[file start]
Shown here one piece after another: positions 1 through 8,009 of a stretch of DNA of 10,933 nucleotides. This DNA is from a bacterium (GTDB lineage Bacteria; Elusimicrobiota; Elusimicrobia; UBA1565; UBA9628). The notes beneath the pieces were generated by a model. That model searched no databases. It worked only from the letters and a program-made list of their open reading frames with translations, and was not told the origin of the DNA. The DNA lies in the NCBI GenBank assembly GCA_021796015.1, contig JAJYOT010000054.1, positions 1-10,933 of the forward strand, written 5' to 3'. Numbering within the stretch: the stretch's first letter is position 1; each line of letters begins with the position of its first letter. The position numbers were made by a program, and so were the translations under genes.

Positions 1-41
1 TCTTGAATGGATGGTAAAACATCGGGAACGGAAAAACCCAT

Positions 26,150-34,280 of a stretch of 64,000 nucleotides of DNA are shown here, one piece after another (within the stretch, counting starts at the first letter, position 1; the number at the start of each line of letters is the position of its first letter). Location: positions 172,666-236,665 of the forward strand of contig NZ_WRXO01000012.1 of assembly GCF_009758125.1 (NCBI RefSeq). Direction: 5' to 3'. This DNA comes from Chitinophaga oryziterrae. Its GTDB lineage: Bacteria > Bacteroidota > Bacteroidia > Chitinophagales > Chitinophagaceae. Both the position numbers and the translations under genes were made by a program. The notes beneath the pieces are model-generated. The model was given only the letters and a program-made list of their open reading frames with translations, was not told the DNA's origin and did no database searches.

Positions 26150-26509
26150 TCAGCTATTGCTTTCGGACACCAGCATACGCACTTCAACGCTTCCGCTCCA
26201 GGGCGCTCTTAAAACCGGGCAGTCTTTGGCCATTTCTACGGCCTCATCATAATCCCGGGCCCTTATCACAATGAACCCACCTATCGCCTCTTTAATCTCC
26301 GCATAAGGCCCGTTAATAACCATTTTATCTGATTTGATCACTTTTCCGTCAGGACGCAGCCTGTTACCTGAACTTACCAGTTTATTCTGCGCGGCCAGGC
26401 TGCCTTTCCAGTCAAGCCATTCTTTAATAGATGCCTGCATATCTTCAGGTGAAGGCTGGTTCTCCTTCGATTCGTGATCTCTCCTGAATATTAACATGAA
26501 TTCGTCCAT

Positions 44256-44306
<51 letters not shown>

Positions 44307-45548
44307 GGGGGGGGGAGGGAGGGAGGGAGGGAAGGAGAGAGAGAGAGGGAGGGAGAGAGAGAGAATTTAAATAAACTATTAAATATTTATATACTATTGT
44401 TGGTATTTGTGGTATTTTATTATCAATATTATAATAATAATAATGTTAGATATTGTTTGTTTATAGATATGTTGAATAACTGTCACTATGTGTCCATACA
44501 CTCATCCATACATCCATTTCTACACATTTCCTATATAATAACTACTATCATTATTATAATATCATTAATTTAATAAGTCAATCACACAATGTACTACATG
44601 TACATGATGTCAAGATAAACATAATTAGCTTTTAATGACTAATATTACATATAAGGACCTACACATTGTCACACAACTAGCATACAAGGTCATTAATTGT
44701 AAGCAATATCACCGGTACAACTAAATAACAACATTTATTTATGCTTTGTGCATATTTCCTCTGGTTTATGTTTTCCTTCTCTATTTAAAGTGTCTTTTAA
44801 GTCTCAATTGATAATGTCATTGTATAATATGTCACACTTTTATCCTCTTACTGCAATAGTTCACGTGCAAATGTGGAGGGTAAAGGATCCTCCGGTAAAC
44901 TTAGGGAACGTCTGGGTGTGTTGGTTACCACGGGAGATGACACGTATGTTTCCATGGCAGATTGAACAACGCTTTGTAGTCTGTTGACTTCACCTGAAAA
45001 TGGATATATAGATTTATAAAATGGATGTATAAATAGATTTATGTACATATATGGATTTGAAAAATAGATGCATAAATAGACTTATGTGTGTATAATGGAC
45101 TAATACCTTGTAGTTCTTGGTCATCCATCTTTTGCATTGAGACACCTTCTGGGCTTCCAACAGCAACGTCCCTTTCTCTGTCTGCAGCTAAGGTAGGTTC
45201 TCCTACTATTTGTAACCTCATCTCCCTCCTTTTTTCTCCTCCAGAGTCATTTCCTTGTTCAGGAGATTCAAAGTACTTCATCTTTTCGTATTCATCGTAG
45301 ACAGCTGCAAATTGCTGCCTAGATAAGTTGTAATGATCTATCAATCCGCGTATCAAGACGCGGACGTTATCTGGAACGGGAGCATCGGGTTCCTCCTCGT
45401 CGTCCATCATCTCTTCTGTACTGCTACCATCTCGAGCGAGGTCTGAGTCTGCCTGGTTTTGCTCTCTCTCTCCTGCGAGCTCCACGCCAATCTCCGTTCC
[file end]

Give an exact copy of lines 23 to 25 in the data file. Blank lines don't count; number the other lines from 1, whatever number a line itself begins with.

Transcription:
45201 TCCTACTATTTGTAACCTCATCTCCCTCCTTTTTTCTCCTCCAGAGTCATTTCCTTGTTCAGGAGATTCAAAGTACTTCATCTTTTCGTATTCATCGTAG
45301 ACAGCTGCAAATTGCTGCCTAGATAAGTTGTAATGATCTATCAATCCGCGTATCAAGACGCGGACGTTATCTGGAACGGGAGCATCGGGTTCCTCCTCGT
45401 CGTCCATCATCTCTTCTGTACTGCTACCATCTCGAGCGAGGTCTGAGTCTGCCTGGTTTTGCTCTCTCTCTCCTGCGAGCTCCACGCCAATCTCCGTTCC